A cytotaxonomic study of the genus Sorghum made clear the need for a taxonomic revision. Six subgenera have been established on the basis of cytology, morphology, and distribution. The subgenera Parasorghum and Stiposorghum have a basic chromosome number of five. The pachytene chromosomes of species in the subgenus Stiposorghum compare favorably with those of Zea mays. The other four subgenera, Eusorghum (S. vulgare), Chaetosorghum, Heterosorghum, and Sorghastrum, have "basic" chromosome numbers that are multiples of ten. These four groups may have had their origin in tetraploid progenitors. The closely related genus Cleistachne has a basic chromosome number of nine. This advanced genus my have originated from a tetraploid Sorghum ancestor after a chromosome had been eliminated. The following diagram illustrates the probable course of evolution:
Chaetosorghum (x=10) Cleistachne (x=9)
Eusorghum (x=10) Sorghastrum (x=10)
Other genera of Â
Â ¨Parasorghum (x=5)¨Stiposorghum (x=5)
The probable center of origin of the genus and probably of the tribe Andropogoneae may be found in southeastern Asia. This hypothesis successfully meets the greatest number of objections.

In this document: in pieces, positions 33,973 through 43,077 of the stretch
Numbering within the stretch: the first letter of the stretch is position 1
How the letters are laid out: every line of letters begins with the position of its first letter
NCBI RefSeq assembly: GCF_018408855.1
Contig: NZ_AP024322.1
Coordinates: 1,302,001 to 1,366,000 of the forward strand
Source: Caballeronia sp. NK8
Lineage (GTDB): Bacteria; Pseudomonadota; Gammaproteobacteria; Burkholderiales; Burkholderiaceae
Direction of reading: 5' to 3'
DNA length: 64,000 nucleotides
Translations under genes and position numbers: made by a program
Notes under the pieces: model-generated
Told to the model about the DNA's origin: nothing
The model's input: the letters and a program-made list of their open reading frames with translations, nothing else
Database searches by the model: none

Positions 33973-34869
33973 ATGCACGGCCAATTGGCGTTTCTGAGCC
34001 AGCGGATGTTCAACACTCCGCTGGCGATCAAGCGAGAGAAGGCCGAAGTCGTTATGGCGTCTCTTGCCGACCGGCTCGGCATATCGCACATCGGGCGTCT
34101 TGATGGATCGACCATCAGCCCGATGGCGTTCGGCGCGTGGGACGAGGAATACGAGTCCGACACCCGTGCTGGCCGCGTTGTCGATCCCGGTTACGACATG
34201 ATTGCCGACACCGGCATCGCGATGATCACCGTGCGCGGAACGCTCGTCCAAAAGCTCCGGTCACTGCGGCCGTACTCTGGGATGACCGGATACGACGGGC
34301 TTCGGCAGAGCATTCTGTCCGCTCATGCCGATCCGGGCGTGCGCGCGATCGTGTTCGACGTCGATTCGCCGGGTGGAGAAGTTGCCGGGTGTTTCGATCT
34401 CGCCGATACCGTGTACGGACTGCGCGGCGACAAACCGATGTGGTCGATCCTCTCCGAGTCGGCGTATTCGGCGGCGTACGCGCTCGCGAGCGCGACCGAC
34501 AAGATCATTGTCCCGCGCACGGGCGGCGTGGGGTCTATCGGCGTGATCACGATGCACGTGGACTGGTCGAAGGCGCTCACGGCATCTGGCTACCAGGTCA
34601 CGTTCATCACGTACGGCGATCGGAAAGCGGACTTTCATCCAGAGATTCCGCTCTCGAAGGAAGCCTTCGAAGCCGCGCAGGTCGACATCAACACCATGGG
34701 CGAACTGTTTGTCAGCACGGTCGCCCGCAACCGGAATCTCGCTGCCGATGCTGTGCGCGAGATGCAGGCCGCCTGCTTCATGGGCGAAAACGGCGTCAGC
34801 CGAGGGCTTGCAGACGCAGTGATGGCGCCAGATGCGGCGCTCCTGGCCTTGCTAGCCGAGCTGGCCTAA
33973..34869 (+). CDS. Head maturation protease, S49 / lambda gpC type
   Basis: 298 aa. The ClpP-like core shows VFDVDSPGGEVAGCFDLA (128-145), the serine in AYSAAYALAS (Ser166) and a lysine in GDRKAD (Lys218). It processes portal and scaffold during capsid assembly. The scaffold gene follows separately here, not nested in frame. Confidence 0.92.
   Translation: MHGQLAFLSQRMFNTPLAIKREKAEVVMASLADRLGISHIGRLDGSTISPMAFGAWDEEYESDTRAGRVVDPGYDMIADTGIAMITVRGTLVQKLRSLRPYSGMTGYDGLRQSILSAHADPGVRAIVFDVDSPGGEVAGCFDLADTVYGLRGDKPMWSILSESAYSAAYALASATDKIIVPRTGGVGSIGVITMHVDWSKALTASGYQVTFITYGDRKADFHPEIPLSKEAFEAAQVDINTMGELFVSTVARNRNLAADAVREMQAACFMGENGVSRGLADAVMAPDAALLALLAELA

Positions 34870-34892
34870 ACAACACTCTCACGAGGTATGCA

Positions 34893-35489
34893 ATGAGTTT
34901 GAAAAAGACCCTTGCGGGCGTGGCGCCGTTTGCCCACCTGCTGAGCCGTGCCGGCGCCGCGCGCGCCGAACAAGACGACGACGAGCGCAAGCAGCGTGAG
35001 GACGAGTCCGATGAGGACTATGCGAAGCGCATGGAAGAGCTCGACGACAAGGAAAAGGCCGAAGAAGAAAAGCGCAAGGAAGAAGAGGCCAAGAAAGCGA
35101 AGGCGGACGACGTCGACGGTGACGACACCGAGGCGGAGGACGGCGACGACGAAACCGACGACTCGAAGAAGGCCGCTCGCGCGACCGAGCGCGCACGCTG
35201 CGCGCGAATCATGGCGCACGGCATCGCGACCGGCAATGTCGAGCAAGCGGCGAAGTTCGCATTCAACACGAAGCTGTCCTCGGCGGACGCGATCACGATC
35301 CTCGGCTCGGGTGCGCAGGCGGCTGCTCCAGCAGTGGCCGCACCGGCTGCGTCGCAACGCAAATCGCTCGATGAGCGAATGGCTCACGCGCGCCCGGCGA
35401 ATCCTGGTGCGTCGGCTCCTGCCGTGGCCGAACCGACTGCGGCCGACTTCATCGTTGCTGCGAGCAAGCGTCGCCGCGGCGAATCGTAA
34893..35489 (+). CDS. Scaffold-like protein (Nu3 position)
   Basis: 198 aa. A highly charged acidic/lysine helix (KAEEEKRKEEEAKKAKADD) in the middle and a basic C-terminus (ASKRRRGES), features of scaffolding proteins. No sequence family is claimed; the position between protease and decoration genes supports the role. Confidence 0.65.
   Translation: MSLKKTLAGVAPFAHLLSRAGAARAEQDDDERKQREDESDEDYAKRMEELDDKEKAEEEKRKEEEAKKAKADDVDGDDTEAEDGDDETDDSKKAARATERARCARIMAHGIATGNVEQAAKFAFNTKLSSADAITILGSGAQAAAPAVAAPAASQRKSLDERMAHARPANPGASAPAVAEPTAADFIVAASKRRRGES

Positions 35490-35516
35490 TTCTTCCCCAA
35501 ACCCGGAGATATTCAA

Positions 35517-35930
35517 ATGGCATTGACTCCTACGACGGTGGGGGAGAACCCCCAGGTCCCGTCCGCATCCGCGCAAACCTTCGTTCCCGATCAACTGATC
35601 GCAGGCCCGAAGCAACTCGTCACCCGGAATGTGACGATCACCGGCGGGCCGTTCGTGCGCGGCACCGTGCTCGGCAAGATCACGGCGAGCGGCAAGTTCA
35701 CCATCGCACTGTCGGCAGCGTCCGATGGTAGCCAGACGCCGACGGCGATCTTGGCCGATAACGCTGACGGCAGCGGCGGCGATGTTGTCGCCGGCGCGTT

It is interesting to speculate whether the tribe Tripsaceae which is closely related to the Andropogoneae also may have had its origin in southeastern Asia. Genera are found in the Tripsaceae with the basic chromosome number of 5, 9, and 10. The genus Coix with the basic chromosome number of five is restricted to southeastern Asia; Tripsacum, an advanced genus, with a basic chromosome number of nine is found in the New World with a genus (Zea) having a basic chromosome number of ten. Whereas Zea mays may have originated in the New World, its ancestral form may have had its origin in southeastern Asia.
E. D. Garber